Tag Archives: Comedy

[Fantasia 2019] The Odd Family: Zombie on Sale. When Bites Are Not Free!

31 Jul

Image result for The Odd Family: Zombie on Sale posterBy Ed Sum
(The Vintage Tempest)

South Korea certainly has a handle on the zombie epidemic. Whether that’s with a period movie with Rampant (see review here) or the crowd-pleasing Train to Busan, the latest titled The Odd Family: Zombie on Sale (기묘한 가족) is a zom-com that’s basically a Looney Tunes style cartoon with Shaun of the Dead as the hook. Director Lee Min-jae makes his debut and I feel this movie has cult-favourite written all over it! He knows which films from zombie culture to take inspiration from and crank it up a notch.

The action takes place in Poongsan, a remote South Korean village, where the folks there do not even know what a zombie is. Man-Deok (Park In-hwan) is simply wanting to take a vacation. His son Joon-Gul (Jung Jae-young, Castaway on the Moon) and his pregnant daughter-in-law, Nam-Joo (Uhm Ji-won) are a handful. When middle-son Min-Gul (Kim Nam-gil) comes home because he has nowhere else to stay (he lost his job), life is a touch more problematic. Nobody realizes a straggler into town (Jung Ga-ram) is a member of the walking dead and the bites Man-Deok!

Continue reading

Advertisements

[Fantasia 2019] When There’s More than One Island of Cats, A Movie Review

29 Jul

By Ed Sum
(The Vintage Tempest)

Available on
Region 2 DVD/Blu-ray
Sept 4

Played at Fantasia 2019
July 28, 2019

Whether the reverence of cats is explored in manga—like What’s Michael—is played at within a cat cafe or is studied through folklore, there’s no denying these felines have a power over us which we love seeing. In the Japan, Tama is a station master at Kishi Station who greets nearly every traveller. Even the building itself was redesigned in her honour.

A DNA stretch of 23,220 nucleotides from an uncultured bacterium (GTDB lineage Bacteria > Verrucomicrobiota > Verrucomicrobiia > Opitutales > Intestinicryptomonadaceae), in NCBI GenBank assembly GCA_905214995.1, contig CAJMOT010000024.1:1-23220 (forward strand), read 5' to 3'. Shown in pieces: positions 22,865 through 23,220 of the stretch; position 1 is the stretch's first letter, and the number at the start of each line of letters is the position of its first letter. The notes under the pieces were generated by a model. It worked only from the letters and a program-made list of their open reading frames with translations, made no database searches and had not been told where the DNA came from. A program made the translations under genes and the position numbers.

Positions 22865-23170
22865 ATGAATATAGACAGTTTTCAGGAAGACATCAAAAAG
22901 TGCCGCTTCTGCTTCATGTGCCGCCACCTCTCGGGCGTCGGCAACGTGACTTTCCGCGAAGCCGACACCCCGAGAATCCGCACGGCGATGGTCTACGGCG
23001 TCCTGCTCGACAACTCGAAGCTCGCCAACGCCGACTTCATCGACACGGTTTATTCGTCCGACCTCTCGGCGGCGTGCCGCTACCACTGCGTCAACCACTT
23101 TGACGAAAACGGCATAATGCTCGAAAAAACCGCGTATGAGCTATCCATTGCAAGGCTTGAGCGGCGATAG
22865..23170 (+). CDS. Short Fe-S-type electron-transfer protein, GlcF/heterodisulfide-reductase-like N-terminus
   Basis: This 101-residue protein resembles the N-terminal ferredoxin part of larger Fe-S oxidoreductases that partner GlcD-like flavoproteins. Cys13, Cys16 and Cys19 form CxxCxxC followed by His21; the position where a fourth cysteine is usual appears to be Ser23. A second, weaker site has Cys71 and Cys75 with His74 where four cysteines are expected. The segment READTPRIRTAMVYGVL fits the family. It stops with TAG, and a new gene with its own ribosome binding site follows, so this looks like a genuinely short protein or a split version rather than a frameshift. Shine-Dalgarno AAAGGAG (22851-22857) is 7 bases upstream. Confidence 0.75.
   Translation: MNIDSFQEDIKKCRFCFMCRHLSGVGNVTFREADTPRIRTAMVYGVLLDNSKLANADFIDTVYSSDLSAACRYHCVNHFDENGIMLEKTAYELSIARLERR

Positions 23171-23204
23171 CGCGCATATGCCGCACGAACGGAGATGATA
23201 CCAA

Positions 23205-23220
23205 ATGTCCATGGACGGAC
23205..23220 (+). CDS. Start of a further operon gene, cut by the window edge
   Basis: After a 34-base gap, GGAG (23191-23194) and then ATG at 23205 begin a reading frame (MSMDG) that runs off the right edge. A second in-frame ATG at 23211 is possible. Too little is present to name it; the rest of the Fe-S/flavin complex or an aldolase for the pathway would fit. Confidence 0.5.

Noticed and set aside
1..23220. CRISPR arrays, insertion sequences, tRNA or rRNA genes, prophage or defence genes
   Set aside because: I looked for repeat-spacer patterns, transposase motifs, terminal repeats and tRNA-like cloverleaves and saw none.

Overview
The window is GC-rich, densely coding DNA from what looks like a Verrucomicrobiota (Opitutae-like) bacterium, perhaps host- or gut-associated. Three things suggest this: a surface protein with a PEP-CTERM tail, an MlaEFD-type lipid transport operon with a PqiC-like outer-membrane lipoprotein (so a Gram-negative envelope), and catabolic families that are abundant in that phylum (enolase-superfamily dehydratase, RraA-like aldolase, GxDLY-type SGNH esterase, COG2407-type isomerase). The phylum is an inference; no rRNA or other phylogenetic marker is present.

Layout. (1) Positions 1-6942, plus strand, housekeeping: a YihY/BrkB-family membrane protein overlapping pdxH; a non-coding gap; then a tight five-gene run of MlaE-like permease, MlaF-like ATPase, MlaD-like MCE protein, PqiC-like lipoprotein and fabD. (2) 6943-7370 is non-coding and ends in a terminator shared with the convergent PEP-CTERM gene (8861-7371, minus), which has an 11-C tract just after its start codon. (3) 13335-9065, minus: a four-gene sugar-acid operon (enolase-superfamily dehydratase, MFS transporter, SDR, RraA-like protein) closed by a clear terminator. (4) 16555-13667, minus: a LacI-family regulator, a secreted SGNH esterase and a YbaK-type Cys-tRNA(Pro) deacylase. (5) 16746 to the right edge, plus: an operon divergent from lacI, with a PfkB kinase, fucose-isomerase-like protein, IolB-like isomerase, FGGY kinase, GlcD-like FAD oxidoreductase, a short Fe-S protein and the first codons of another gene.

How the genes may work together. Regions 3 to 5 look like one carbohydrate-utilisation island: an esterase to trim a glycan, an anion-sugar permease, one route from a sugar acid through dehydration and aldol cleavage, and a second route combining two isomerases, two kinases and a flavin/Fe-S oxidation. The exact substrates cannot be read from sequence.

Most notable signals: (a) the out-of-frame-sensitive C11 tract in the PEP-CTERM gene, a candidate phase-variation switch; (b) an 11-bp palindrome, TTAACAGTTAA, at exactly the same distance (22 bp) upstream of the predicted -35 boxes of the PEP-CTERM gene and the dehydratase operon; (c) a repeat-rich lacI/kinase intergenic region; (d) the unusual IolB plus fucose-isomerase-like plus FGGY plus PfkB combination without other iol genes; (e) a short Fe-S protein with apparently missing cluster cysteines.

The star of Island of Cats even takes on this name, but here, this felis catus is a he and his master is Daikichi (Shinosuke Tatekawa), a retiree/widower. His son lives on the mainland and his wife died two years ago. This old man has no desire to move off his idyllic paradise.

Continue reading

[Fantasia 2019] The Stardust Brothers are Back and Where to Find Them

25 Jul

By Ed Sum
(The Vintage Tempest)

The Stardust Brothers has no relation to Ziggy, and nor it firmly rooted in 80s nostalgia. The Legend of the Stardust Brothers (星くず兄弟の伝説) is a movie that’s simply bonkers. I found a sprinkling of inspiration from Spinal Tap, a weighty nod to The Blues Brothers and a zaniness ala The Beatles’ A Hard Day’s Night. I’m more inclined to say The Monkees, because I watched too much of this television show when I was a wee lad.

Relative unknowns, a crooner Shinga (Shinga Kubota) and a punk rocker Kan (Kan Takagi) from rival pop bands are paired into a hilarious manzai synthpop singing duo. To understand their rise to fame is far too gonzo to make sense of it all. This film is an experience–beginning with a black and white sequence until colour is splashed on screen–about these two parading their music to unimpressed lounge patrons. Where these two are performing now is ironic, and if the audience they are singing to care, I’d be surprised if they get an ovation. As any band will tell you, life after that initial moment of fame is different.

Continue reading

[Fantasia 2019] We Are Little Zombies, A Movie Review

17 Jul

By Ed Sum
(The Vintage Tempest)

We Are Little Zombies is a misleading title. While the situation borders on black comedy, perhaps the terror lays in what four 10-year-old tweens are facing: isolation. When they have to face grief at the loss of their parents, just how they react is a complex mix of juxtapositions worth studying. Writer/director Makoto Nagahisa tosses a lot of imagery at viewers. It’s like watching FLCL for the first time.

Hikari (Keita Ninomiya), Ikuko (Sena Nakajima), Ishi (Satoshi Mizuno) and Takemura (Mondo Okumura) can give Wednesday Addams a run for her money. They have no hope for their immediate future. When nobody seems to want them, relatives included (they are suspiciously missing in this narrative) all they have are each other. They met at the crematorium and after a lengthy backstory told in flashbacks, they decide to form a band. Their idea to express their life through music–which I have to label bubblegum punk.

Continue reading